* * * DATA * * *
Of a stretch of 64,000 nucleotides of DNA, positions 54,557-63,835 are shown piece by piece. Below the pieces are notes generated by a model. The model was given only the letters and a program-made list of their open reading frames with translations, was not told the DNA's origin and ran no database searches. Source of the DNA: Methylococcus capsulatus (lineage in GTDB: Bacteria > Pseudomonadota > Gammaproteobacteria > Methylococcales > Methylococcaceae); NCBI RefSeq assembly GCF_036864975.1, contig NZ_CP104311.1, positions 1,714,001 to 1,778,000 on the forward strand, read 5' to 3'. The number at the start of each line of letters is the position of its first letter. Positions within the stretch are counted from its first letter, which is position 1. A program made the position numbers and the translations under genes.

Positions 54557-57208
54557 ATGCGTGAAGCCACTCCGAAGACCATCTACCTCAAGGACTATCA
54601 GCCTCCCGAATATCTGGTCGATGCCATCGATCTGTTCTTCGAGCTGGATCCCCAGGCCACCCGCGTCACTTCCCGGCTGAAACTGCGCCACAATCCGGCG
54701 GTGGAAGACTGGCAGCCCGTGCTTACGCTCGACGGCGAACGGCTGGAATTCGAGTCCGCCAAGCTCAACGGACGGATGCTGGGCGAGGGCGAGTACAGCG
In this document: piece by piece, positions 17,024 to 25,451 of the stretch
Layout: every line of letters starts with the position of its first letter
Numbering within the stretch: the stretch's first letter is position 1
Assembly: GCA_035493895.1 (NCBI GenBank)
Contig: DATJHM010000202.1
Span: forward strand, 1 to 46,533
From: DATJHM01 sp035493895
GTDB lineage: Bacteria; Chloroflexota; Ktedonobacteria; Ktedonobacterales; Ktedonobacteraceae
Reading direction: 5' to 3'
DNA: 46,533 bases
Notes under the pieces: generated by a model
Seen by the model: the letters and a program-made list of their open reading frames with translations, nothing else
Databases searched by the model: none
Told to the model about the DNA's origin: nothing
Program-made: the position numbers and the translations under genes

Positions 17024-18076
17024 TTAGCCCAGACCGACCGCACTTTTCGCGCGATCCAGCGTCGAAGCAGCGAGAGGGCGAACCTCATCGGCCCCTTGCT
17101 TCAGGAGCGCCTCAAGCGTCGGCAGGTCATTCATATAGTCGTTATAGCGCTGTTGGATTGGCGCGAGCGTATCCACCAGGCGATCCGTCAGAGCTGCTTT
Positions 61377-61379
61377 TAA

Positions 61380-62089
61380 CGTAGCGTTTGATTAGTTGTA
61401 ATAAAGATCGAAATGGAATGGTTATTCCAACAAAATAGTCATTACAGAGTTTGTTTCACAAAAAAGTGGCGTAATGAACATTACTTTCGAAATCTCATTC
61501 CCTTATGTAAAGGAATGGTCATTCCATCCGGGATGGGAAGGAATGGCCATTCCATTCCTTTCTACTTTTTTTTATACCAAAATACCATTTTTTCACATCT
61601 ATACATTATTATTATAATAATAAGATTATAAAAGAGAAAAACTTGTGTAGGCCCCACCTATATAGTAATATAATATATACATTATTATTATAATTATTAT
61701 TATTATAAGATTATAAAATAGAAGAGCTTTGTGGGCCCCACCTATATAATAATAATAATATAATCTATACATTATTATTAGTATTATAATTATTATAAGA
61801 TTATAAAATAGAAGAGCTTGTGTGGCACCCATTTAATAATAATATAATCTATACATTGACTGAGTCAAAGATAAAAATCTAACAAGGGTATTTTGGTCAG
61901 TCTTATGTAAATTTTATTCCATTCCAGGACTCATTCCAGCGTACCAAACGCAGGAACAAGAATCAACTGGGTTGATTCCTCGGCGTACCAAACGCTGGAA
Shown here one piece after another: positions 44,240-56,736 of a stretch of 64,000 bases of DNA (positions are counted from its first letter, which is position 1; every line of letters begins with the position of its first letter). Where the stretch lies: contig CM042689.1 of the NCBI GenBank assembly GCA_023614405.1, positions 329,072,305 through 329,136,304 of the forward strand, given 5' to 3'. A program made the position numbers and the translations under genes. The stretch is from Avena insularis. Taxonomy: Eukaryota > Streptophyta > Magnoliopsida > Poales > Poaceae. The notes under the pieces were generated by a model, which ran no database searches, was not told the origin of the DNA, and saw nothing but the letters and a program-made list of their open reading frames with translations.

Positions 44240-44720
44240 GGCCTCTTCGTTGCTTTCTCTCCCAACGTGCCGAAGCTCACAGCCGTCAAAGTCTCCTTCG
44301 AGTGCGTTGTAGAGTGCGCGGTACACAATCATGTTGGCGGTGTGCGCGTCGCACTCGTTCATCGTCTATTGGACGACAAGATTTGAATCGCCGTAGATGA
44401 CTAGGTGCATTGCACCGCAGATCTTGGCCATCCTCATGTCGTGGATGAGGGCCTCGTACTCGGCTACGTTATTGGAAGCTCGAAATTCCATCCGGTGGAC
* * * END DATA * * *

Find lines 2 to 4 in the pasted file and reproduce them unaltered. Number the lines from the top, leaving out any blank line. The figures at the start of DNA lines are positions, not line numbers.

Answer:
Positions 54557-57208
54557 ATGCGTGAAGCCACTCCGAAGACCATCTACCTCAAGGACTATCA
54601 GCCTCCCGAATATCTGGTCGATGCCATCGATCTGTTCTTCGAGCTGGATCCCCAGGCCACCCGCGTCACTTCCCGGCTGAAACTGCGCCACAATCCGGCG